Leslie winged it

The 18-year-old bomber pilot had only months earlier learnt how to fly the Avro Anson, a twin-engine trainer, before being sent to search for enemy ships and their aircraft off the West Australian coast.

�I was called into the flight commander�s office one morning,� he said.

�The night before, the commanding officer said the Japanese fleet has been lost and they think it�s coming down the coast. I was selected to go and look for it.

�I wouldn�t have lasted more than 30 seconds against the Zeros (fighter aircraft) they had.

�But fortunately I came back and I had seen nothing.�

From an early age, Mr Jubbs was eager to join the Royal Australian Air Force (RAAF) and earn his wings.

In May 1943, the young air force cadet entered the RAAF and was sent to No. 9 Elementary Flying Training School at Cunderdin to learn how to fly single-engine Tiger Moths.

�It was sheer excitement; that�s what young men did who were interested in flying.

�But I was the worst person to go into the air force because I suffered air sickness.�

A new instructor helped Mr Jubbs through his air sickness by taking him on an instrument flying training exercise.

Once they reached 5000 feet, Mr Jubbs was instructed to spin the plane and recover while �under the hood� (restricted visibility outside the cockpit)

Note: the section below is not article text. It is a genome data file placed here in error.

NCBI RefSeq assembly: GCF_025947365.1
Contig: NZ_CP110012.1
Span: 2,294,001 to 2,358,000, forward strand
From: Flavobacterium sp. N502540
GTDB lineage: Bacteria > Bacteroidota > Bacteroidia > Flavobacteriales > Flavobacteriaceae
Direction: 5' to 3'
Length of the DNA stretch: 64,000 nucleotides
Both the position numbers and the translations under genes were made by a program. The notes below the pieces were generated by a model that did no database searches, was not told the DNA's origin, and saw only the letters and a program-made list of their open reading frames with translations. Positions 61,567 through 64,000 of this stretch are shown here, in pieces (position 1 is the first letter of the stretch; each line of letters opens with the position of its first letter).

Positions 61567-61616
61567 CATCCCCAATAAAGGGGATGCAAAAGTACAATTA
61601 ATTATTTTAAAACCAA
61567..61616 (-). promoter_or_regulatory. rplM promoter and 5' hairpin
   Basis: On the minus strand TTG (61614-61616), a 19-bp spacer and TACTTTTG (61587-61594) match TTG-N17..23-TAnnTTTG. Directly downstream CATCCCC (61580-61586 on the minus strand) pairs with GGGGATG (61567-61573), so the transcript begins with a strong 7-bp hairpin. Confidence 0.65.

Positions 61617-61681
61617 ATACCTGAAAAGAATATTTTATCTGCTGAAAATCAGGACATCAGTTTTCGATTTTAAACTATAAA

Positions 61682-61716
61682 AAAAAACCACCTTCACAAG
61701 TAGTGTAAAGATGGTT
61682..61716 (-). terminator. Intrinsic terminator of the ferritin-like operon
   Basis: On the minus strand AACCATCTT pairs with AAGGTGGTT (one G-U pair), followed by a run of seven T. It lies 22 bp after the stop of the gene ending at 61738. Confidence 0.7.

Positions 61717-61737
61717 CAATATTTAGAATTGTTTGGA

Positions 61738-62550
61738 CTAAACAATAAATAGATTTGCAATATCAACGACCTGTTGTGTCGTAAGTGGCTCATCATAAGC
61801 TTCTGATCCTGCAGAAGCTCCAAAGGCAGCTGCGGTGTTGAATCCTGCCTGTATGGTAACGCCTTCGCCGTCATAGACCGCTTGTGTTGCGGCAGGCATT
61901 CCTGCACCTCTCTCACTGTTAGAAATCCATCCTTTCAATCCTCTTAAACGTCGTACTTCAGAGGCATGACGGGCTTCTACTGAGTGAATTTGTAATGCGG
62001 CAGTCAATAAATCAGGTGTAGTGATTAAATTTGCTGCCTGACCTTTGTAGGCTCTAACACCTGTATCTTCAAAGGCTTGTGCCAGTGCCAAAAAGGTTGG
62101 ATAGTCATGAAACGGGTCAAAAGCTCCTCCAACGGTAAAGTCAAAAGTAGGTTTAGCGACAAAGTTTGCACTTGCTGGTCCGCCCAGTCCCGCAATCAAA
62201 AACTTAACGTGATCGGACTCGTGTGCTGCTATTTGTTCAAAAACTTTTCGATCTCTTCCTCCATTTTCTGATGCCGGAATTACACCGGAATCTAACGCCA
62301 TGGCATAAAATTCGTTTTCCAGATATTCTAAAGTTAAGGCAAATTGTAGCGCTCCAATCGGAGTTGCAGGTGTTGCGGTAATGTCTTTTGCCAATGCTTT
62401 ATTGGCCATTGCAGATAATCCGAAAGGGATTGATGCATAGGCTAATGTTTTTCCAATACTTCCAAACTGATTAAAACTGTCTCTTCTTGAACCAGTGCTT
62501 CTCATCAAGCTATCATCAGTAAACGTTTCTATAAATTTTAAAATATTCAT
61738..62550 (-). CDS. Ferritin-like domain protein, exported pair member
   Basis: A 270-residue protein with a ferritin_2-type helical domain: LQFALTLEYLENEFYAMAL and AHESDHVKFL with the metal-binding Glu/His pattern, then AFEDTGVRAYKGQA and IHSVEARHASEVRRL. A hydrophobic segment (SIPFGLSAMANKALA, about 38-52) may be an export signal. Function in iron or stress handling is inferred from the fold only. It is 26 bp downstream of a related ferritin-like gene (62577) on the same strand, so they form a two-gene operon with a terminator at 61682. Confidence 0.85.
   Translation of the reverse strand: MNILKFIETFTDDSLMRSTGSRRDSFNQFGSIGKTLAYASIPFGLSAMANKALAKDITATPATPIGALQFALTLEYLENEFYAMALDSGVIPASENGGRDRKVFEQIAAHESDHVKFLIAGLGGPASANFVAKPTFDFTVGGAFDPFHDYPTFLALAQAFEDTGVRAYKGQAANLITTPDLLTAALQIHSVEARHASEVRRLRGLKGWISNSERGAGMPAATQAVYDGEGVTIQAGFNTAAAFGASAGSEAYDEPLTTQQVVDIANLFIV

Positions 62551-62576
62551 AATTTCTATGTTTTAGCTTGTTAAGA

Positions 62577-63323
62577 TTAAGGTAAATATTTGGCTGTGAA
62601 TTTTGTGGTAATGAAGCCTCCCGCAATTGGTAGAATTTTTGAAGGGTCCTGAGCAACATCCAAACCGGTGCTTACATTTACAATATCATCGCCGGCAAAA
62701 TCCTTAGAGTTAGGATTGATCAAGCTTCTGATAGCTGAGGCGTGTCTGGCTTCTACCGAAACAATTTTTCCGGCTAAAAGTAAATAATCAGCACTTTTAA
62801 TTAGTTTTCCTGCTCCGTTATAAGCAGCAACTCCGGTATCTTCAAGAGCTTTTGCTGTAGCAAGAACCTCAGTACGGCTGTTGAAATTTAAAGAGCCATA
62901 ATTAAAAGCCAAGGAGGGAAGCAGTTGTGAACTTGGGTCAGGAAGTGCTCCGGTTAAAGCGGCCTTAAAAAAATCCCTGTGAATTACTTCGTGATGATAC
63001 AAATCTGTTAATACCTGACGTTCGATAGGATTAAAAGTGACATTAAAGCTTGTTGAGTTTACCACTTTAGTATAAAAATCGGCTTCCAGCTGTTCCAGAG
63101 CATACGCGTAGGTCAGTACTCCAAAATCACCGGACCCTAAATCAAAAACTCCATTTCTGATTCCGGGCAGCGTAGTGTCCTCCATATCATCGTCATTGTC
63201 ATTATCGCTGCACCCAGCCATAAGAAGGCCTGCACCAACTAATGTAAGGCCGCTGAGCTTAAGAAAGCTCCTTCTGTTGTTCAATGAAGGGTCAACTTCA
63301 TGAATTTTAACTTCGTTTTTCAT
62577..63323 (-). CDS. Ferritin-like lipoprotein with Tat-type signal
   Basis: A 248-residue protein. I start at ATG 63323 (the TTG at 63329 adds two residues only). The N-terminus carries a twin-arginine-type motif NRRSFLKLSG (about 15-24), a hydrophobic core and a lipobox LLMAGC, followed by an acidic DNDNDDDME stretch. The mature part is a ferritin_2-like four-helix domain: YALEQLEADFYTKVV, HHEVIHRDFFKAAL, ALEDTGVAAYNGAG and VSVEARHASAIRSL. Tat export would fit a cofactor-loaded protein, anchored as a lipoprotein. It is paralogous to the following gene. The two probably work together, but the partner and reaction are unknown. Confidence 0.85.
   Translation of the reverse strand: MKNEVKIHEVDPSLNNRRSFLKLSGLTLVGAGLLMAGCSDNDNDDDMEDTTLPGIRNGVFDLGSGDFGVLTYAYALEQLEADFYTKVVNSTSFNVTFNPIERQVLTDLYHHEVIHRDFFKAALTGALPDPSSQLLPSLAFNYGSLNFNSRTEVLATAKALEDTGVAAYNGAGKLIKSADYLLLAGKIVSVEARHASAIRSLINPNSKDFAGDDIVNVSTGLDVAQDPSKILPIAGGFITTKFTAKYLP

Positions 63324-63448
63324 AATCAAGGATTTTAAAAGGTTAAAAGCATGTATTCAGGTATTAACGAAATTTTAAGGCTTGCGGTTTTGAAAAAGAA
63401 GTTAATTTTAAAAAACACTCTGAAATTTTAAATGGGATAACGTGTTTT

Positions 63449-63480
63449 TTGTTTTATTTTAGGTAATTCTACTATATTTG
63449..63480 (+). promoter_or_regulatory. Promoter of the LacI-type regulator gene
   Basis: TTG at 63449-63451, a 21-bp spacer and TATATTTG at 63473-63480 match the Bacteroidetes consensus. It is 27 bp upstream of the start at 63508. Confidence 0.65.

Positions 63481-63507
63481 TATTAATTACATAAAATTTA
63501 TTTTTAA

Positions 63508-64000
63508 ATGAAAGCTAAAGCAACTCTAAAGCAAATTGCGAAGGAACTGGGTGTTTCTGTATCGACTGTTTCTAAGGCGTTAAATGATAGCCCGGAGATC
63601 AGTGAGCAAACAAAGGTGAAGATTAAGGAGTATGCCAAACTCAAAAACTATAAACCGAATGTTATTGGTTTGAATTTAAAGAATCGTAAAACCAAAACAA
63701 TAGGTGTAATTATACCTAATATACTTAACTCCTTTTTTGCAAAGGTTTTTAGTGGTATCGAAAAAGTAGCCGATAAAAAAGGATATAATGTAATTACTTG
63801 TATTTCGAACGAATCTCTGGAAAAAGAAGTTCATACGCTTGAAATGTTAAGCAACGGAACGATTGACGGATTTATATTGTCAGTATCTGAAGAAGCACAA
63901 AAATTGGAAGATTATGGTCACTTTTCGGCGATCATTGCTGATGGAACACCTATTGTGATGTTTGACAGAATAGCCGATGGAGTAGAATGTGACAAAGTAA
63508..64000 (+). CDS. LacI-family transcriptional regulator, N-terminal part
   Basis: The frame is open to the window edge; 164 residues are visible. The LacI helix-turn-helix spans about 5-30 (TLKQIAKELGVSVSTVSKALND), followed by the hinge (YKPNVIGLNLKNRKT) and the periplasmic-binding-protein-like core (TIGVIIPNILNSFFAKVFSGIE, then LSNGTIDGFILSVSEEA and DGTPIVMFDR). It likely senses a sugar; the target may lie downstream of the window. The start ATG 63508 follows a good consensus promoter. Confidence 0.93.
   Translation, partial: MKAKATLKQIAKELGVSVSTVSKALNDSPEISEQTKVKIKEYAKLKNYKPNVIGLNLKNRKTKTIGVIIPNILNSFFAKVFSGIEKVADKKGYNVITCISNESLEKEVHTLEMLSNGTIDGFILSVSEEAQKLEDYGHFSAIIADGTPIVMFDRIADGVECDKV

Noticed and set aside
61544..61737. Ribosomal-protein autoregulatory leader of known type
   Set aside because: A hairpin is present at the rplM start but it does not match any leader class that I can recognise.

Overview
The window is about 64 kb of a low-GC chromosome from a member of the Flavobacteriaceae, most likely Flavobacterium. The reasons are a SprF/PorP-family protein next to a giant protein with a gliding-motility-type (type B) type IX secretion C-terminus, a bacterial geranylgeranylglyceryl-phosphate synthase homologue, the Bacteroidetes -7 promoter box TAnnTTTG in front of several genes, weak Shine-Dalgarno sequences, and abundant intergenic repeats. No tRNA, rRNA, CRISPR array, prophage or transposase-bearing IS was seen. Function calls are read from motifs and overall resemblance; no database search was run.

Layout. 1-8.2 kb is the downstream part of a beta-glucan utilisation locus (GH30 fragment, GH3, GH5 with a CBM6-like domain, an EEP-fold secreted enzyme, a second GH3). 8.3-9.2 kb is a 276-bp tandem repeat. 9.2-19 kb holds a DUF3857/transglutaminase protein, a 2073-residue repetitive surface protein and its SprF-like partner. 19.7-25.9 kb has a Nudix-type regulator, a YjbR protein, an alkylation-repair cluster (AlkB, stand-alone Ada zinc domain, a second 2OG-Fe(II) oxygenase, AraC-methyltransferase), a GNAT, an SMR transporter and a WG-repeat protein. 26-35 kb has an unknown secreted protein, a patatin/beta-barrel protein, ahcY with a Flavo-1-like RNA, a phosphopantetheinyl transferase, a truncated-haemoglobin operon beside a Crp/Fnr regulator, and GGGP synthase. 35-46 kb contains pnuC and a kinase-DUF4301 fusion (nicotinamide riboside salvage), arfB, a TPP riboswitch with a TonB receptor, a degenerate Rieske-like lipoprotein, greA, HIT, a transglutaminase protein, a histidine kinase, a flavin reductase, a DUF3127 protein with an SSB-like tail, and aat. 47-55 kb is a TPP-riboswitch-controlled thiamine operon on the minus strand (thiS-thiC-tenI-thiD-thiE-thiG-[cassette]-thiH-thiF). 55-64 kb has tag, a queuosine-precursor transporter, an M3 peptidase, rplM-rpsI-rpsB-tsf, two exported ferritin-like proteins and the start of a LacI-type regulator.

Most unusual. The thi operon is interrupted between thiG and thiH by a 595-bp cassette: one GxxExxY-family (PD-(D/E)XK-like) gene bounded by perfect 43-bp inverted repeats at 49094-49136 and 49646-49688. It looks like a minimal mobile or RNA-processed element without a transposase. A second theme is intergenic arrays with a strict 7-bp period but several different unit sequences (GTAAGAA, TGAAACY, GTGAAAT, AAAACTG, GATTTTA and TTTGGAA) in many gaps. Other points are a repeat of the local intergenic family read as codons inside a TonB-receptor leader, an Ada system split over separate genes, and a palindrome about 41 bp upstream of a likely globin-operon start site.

The restricted outside view removed any outside spinning motion, and he was cured of his air sickness and soon went flying solo.

Mr Jubbs completed his initial 60-hour flight training on the Tiger Moth and was sent to the No. 4 Service Flying Training School at the RAAF station in Geraldton: a more advanced training school for pilots, which operated twin-engine Avon Anson aircraft.

It was from Geraldton that Mr Jubbs was sent to search for the Japanese naval fleet.

After he undertook the mission, he was posted to England. He arrived ready to join an Air Crew, which carried out bombing raids, but would find out he was not needed.

�There were hundreds of young pilots wandering around, doing nothing, just filling in time. There was talk that they might be sending us to Burma; how true this was, I have no idea.�

Mr Jubbs was sent on advanced flying courses 12 months after he arrived in England; an indication there were plans for him to join a squadron.

But, the war ended and Mr Jubbs was sent home on a British ship for Fremantle.

�I did feel like I was a good pilot � I�ve never said that to anyone � but I felt as though I was quite competent with what I was doing,� he said.

�I could cope with the flying and navigation and I could get back on the ground. That was the reality, because if you can�t get back on the ground, you�re not going to last very long.�

Mr Jubbs left the RAAF with no incidents after three years of service following the end of World War II.

For years after the war he felt disappointment that he never flew in bomber command, but when the statistics were later revealed he realised he was one of the lucky ones.